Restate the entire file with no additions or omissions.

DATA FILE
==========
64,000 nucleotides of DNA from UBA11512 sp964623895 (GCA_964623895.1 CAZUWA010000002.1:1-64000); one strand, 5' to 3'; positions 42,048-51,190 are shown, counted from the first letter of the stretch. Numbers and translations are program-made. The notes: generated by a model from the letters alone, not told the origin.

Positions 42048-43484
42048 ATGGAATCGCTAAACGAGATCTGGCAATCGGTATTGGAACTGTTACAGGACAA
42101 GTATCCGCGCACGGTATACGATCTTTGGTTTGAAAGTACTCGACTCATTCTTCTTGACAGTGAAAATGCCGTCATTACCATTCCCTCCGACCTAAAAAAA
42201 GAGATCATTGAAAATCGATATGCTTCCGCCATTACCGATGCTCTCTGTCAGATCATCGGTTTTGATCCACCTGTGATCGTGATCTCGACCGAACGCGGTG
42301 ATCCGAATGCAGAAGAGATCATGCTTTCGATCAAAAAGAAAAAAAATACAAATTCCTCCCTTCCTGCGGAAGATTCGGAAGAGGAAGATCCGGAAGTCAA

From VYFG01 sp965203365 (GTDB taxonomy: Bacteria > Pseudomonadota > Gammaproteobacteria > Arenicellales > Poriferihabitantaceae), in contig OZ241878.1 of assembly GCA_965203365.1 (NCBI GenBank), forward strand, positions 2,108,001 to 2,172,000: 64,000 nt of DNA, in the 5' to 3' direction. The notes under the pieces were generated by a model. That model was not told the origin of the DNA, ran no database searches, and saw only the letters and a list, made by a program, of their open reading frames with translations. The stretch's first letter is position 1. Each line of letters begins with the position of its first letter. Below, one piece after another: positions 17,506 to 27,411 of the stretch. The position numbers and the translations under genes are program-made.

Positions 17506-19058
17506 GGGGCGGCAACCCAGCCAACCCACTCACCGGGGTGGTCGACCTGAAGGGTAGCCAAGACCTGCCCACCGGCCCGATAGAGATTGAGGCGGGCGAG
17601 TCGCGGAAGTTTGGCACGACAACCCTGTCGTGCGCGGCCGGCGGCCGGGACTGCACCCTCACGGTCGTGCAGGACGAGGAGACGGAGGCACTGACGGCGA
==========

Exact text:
64,000 nucleotides of DNA from UBA11512 sp964623895 (GCA_964623895.1 CAZUWA010000002.1:1-64000); one strand, 5' to 3'; positions 42,048-51,190 are shown, counted from the first letter of the stretch. Numbers and translations are program-made. The notes: generated by a model from the letters alone, not told the origin.

Positions 42048-43484
42048 ATGGAATCGCTAAACGAGATCTGGCAATCGGTATTGGAACTGTTACAGGACAA
42101 GTATCCGCGCACGGTATACGATCTTTGGTTTGAAAGTACTCGACTCATTCTTCTTGACAGTGAAAATGCCGTCATTACCATTCCCTCCGACCTAAAAAAA
42201 GAGATCATTGAAAATCGATATGCTTCCGCCATTACCGATGCTCTCTGTCAGATCATCGGTTTTGATCCACCTGTGATCGTGATCTCGACCGAACGCGGTG
42301 ATCCGAATGCAGAAGAGATCATGCTTTCGATCAAAAAGAAAAAAAATACAAATTCCTCCCTTCCTGCGGAAGATTCGGAAGAGGAAGATCCGGAAGTCAA

From VYFG01 sp965203365 (GTDB taxonomy: Bacteria > Pseudomonadota > Gammaproteobacteria > Arenicellales > Poriferihabitantaceae), in contig OZ241878.1 of assembly GCA_965203365.1 (NCBI GenBank), forward strand, positions 2,108,001 to 2,172,000: 64,000 nt of DNA, in the 5' to 3' direction. The notes under the pieces were generated by a model. That model was not told the origin of the DNA, ran no database searches, and saw only the letters and a list, made by a program, of their open reading frames with translations. The stretch's first letter is position 1. Each line of letters begins with the position of its first letter. Below, one piece after another: positions 17,506 to 27,411 of the stretch. The position numbers and the translations under genes are program-made.

Positions 17506-19058
17506 GGGGCGGCAACCCAGCCAACCCACTCACCGGGGTGGTCGACCTGAAGGGTAGCCAAGACCTGCCCACCGGCCCGATAGAGATTGAGGCGGGCGAG
17601 TCGCGGAAGTTTGGCACGACAACCCTGTCGTGCGCGGCCGGCGGCCGGGACTGCACCCTCACGGTCGTGCAGGACGAGGAGACGGAGGCACTGACGGCGA